And with so many baby boomers retiring from teaching over the next few years, we intend to recruit and prepare a new generation of teachers, including 100,000 new math and science teachers over the next decade. And I hope that some of you will end up going into the teaching profession and pass on all the knowledge that you’ve gotten here at TechBoston. (Applause.)
Now, I’ve talked about how much we can improve student achievement through various reforms -- setting higher standards, higher expectations; giving schools and teachers more flexibility in exchange for greater accountability. But it’s also true that fixing our schools will cost some money. Recruiting and rewarding the best teachers costs money. Making it possible for families to send their kids to college costs money. Making sure that some of the state-of-the-art equipment that all of you are working on when I walked into Mr. Louis’s classroom today, that costs money.
Making these investments in education is going to be absolutely critical, but it’s tough to do after decades of deficits. I understand that. For too long, the government has been spending more money than it’s been taking in. So we’re going to have to get serious about cutting whatever spending we don’t need, which means I’ve already called for a five-year freeze in our annual domestic budget. That’s a freeze that would cut the deficit by more than $400 billion over the next decade, and it would bring such spending to a lower share of our economy than it’s been in 50 years. And I’ve proposed cutting or eliminating more than 200 federal programs that aren’t working as well as they should. We’re freezing the salaries of hardworking civil servants for two years. And I’m willing to do more to get our deficits under control. And that’s why the White House is leading bipartisan meetings with members of Congress, because we need to come up with a budget that forces government to live within its means.
But -- and I want everybody to pay attention -- even as we find ways to cut spending, we cannot cut back on job-creating investments like education. We cannot cut back on the very investments that will help our economy grow and our nation compete and make sure that these young people succeed. (Applause.) There’s nothing responsible about that. There’s nothing responsible about cutting back on our investment in these young people.
I mean, think about what happens in your own family. If you have a family member that loses a job or you have an illness in the family and you’ve got to cut back, where do you start? You maybe give up a vacation. You go out to eat less often. Maybe you don’t buy that new coat you thought was sharp, or the new car that you thought you needed. But the last thing you do is give up saving on your child’s education, because you know that’s the key to that child’s success in life.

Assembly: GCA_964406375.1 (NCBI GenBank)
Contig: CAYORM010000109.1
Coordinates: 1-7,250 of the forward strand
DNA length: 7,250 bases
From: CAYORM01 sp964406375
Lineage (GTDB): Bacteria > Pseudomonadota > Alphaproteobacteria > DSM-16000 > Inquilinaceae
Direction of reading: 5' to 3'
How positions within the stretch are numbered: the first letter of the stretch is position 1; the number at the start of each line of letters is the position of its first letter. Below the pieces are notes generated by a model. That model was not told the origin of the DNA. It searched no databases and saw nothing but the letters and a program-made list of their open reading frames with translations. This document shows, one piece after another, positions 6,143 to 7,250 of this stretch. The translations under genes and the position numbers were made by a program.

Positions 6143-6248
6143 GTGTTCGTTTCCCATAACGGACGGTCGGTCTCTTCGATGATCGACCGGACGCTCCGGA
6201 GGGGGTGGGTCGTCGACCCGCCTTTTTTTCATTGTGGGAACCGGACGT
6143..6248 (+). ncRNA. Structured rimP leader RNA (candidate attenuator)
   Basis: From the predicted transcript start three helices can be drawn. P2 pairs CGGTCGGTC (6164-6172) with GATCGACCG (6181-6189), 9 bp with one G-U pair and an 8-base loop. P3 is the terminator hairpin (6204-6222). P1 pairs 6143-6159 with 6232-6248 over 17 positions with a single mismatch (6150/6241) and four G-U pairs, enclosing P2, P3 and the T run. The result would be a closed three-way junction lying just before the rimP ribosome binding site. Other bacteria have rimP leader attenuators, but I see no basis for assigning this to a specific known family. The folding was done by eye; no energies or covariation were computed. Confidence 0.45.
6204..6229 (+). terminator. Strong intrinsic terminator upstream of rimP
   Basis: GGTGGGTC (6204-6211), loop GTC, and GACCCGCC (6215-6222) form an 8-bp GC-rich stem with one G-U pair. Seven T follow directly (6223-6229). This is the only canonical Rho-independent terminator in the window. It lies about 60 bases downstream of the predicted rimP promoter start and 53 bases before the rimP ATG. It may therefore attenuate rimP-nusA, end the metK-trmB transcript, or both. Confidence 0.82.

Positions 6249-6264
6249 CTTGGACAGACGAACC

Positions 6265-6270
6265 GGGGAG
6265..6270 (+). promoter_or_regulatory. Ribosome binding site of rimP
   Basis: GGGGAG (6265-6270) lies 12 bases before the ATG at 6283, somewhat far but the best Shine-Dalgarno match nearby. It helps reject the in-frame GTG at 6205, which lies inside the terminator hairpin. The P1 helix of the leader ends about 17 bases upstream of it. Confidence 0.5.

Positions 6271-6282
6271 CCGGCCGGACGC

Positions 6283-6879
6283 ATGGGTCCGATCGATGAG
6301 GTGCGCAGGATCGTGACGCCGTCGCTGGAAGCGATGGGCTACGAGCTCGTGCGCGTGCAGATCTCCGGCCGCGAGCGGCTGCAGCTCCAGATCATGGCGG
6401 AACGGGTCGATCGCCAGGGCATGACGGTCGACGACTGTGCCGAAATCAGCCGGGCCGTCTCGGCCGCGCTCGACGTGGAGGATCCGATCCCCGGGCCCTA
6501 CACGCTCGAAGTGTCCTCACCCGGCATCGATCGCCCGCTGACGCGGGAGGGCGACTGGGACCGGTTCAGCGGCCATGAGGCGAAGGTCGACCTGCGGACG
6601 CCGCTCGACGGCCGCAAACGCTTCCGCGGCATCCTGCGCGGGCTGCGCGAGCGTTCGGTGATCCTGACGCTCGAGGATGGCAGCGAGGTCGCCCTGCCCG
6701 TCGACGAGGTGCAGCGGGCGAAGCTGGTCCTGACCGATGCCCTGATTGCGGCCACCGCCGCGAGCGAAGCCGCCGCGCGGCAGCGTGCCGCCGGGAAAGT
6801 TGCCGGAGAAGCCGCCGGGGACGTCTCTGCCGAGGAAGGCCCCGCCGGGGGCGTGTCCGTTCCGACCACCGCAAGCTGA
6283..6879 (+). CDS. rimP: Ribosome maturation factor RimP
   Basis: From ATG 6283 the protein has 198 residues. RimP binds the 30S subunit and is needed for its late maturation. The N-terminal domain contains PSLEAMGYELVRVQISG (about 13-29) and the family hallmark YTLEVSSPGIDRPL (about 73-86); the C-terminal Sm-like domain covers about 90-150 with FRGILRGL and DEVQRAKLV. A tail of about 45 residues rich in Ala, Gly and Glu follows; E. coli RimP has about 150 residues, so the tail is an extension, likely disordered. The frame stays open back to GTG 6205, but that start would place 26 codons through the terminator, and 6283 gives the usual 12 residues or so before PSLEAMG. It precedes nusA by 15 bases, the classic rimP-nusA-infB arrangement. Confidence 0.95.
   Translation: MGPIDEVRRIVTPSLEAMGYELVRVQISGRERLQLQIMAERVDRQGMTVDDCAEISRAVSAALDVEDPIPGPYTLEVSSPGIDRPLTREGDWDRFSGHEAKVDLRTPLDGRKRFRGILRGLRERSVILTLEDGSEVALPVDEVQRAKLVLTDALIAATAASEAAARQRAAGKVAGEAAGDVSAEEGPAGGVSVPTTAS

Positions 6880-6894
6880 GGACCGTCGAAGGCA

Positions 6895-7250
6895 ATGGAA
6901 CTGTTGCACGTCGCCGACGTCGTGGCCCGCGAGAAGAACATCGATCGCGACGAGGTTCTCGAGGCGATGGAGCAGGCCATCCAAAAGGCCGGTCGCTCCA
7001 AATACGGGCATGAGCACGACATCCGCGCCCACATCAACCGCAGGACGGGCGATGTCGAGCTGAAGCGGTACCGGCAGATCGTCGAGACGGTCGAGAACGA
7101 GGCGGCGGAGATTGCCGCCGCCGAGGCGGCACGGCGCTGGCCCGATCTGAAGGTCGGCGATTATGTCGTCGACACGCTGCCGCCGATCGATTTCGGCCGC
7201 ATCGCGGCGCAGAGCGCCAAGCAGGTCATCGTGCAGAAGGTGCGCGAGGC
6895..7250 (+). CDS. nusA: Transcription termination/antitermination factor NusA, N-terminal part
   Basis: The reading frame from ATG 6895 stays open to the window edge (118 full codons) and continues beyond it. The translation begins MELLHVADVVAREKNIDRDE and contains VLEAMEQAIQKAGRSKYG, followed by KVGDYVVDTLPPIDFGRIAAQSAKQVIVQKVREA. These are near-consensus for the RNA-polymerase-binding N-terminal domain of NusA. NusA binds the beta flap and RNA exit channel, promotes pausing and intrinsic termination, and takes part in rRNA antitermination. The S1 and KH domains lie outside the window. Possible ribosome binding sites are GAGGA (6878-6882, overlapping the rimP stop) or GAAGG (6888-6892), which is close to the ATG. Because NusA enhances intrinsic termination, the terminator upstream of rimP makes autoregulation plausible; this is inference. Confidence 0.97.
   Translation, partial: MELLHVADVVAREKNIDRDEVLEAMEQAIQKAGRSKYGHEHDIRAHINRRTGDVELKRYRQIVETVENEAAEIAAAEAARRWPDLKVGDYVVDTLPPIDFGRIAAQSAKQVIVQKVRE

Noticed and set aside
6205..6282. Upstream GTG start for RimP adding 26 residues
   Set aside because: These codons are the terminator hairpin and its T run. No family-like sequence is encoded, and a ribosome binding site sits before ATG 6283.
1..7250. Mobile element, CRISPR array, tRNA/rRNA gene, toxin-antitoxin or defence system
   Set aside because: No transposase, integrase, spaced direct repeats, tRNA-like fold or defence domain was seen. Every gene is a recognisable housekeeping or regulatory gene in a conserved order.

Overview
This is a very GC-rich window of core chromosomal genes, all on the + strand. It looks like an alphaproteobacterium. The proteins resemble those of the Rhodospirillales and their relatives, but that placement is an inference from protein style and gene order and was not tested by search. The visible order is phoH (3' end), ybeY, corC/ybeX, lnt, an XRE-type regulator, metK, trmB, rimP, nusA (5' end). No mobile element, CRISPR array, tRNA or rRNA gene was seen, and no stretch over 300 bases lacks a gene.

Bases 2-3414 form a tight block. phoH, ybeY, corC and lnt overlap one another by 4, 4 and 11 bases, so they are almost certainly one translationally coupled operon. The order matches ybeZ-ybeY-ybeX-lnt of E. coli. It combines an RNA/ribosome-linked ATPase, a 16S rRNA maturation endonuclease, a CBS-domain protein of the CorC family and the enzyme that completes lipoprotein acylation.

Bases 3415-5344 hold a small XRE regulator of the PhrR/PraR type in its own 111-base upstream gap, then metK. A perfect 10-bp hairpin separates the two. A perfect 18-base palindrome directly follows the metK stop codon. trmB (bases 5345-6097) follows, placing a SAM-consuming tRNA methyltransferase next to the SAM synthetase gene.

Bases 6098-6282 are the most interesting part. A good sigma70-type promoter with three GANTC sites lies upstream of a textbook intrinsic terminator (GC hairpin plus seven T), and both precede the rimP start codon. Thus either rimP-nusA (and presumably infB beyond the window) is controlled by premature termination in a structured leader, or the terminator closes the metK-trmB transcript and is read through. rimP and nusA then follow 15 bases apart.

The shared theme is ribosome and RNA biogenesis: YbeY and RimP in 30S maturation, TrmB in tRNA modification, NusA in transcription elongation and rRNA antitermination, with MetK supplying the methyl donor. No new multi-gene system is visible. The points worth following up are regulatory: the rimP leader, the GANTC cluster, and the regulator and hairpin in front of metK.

Well, what’s true for a family has to be true for the larger American family. A budget that sacrifices our commitment to education is a budget that sacrifices our country’s future. It is a budget that sacrifices our children’s future, and I will not let it happen. (Applause.) I will not let it happen. We’re not going to give up on any school in America or any child in America.
We can’t forget that every year, schools like TechBoston have to hold a lottery, because there just aren’t enough spaces for all the students who want to go here. The reason they want to go here is because they know that if they go to some of the other schools in the area, they won’t do as well. They know that they might drop out. They might not get the same reinforcement that they need. There might not be that same culture of excellence and performance. That means they may not go to college, and they know they may not succeed.
All of that shouldn’t depend on a lottery. That can’t be the system of education we settle for in America. No child’s chance in life should be determined by the luck of a lottery. Not in this country. This is a place where everyone gets the chance to succeed, where everybody should have a chance to make it. The motto of this school is, “We rise and fall together.” Well, that is true for America as well. (Applause.) That’s true for America as well.
If we want to prosper in the 21st century, and if we want to keep the American Dream alive in our time, then we’re going to rise together. We’ve all got to come together. We’ve got to give our children the same world-class education that you are getting right here at TechBoston. And as long as I am President, that’s what I’m going to be fighting for right alongside you.
Thank you so much, everybody. (Applause.) God bless you. God bless the United States of America.